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I do add a little soap..I've noticed many leaves tend to shed liquid water. Stuff like air potatoes have oily leaves.
Old 08-11-2019, 07:24 AM
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You are much better off using a surfactant made for chemicals. (for a neutral PH level, thus effectiveness). Tractor Supply sells it by the gallon.

https://www.tractorsupply.com/tsc/pr...rfactant-1-gal

Also, to avoid over spray, use a marking dye/marking indicator so you can see where you sprayed.
Old 08-11-2019, 07:28 AM
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Originally Posted by flcatcher1 View Post
I have used glyphosate that is at least 4 years old and it seems to work as good as new. If your product doesn't have a surfactant added consider adding a few drops of Dawn or Woolite to a gallon of mix and it will make better contact with the plants you are trying to kill. Add the surfactant after you have mixed your glyphosate, allow enough air space so you can shake or stir things well. If you put the detergent in first, you will get lots of suds when adding the water. Having a product that actually stays in contact with the plant leaves is much minor effective than increasing the concentration above recommended strengths.


/\/\/\/\ THIS 100% /\/\/\/\/\

The smart & common sense is strong with this poster!!! As well as the one directly above my quote. I worked for Orkin on Staten Island for 2 years..
Old 08-11-2019, 07:37 AM
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Originally Posted by tprice View Post




I like to mix it a little stronger than recommended since we spray these places and come back couple weeks later and plow and plant . Want to make sure we kill everything especially if there is any “Johnson grass” in food plots. This damn stuff could grow in a desert
likely using the wrong chemical for what you are spraying. Glyphosate is great, but doesn’t do so good on some plants. If broadcast spraying you need to mixing per the 1,000ft, not just ounces per gallon like you would for spot spraying.

Age doesn’t hurt it, but supposedly freezing
does.

What kind of spray equipment are you using?

just saw you have a boomless broadcast. To determine mix rate you need to know 3 pieces of info.

Ground speed, swath width, and flow rate (measured with a pitcher and stopwatch, not rated flow rate of the pump/heads).
Old 08-11-2019, 08:08 AM
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Originally Posted by autobaun70 View Post


likely using the wrong chemical for what you are spraying. Glyphosate is great, but doesn’t do so good on some plants. If broadcast spraying you need to mixing per the 1,000ft, not just ounces per gallon like you would for spot spraying.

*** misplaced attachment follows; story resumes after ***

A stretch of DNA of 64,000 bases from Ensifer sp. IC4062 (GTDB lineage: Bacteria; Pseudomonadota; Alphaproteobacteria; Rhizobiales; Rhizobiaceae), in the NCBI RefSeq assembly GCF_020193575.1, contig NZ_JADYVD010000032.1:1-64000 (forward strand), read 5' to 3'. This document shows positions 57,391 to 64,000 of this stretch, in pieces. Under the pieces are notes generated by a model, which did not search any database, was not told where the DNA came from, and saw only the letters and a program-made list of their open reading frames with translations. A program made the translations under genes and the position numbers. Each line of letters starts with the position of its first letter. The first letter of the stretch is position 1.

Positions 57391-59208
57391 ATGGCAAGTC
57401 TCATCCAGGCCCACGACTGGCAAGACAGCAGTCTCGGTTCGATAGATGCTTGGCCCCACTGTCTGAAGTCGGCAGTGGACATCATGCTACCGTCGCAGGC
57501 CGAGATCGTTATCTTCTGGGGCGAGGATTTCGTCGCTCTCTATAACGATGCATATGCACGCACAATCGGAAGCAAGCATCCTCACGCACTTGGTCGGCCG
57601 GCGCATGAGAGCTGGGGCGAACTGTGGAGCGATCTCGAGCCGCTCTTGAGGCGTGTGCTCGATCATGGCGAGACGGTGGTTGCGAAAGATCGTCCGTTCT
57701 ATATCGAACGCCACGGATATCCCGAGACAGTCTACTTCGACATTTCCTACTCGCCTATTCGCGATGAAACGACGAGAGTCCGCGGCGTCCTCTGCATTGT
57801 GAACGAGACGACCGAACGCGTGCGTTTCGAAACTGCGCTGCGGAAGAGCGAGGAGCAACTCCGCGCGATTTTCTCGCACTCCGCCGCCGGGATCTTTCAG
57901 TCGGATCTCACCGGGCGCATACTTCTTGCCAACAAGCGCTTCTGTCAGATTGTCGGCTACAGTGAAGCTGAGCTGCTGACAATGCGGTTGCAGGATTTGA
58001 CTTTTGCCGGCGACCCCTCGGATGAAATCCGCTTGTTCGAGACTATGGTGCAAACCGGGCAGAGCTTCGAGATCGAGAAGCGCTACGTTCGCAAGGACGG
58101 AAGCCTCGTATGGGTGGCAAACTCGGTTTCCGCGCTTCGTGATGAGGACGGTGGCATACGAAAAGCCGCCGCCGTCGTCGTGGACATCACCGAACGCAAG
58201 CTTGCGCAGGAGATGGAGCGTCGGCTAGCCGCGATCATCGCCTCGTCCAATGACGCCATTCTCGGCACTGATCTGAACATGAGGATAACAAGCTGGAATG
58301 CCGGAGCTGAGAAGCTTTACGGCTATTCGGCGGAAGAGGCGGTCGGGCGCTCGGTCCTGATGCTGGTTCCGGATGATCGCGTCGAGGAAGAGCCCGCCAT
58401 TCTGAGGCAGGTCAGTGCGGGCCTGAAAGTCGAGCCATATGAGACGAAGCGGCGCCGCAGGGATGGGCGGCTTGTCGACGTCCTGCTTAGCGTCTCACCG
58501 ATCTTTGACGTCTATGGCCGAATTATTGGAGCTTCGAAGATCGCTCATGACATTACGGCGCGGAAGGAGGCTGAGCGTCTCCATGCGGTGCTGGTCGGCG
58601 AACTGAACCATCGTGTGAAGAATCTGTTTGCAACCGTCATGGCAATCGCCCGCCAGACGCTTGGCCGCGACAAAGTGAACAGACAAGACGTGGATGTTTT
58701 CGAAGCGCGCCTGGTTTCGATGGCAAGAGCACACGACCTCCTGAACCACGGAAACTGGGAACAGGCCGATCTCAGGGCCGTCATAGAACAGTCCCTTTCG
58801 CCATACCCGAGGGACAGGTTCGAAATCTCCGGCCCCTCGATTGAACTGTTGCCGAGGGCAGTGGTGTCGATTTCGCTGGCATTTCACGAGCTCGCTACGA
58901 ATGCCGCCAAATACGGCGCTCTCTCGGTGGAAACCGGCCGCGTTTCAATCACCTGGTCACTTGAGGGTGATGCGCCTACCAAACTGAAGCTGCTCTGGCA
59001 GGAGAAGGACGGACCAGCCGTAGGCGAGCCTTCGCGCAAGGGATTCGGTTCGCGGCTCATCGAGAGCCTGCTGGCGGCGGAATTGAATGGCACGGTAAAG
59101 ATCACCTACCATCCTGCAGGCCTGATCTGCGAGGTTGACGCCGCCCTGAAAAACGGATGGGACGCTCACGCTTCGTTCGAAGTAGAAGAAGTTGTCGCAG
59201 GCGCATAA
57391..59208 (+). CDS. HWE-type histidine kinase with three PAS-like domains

Age doesn’t hurt it, but supposedly freezing
does.

What kind of spray equipment are you using?

just saw you have a boomless broadcast. To determine mix rate you need to know 3 pieces of info.

Ground speed, swath width, and flow rate (measured with a pitcher and stopwatch, not rated flow rate of the pump/heads).
Was talking with a buddy about effectivemess. Seems some crops are genetically modified to be resistant to glyphosate. My mechanical system is a golf cart and a hand held pump sprayer.
Old 08-11-2019, 08:18 AM
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Originally Posted by billinstuart View Post
Was talking with a buddy about effectivemess. Seems some crops are genetically modified to be resistant to glyphosate. My mechanical system is a golf cart and a hand held pump sprayer.
thats been around forever. Corn, soybeans, and quite a few others are mostly bread or GMO to be roundup resistant.

I built a small 4 head sprayer to go on my lawn mower, and we have two more in the farm. Most used is a 25 gallon on the atv with a 10’ boom, then also a bigger one that goes in the 3pt hitch and carries about 150 gallons. I much prefer a boom to a boom less as they are a lot more precise.
Old 08-11-2019, 08:44 AM
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At least we don't have kudzu down here...
Old 08-11-2019, 09:03 AM
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Originally Posted by billinstuart View Post
At least we don't have kudzu down here...
The key word is, YET
Old 08-11-2019, 09:05 AM
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kudzu is easy to get rid of if you stay on top of it.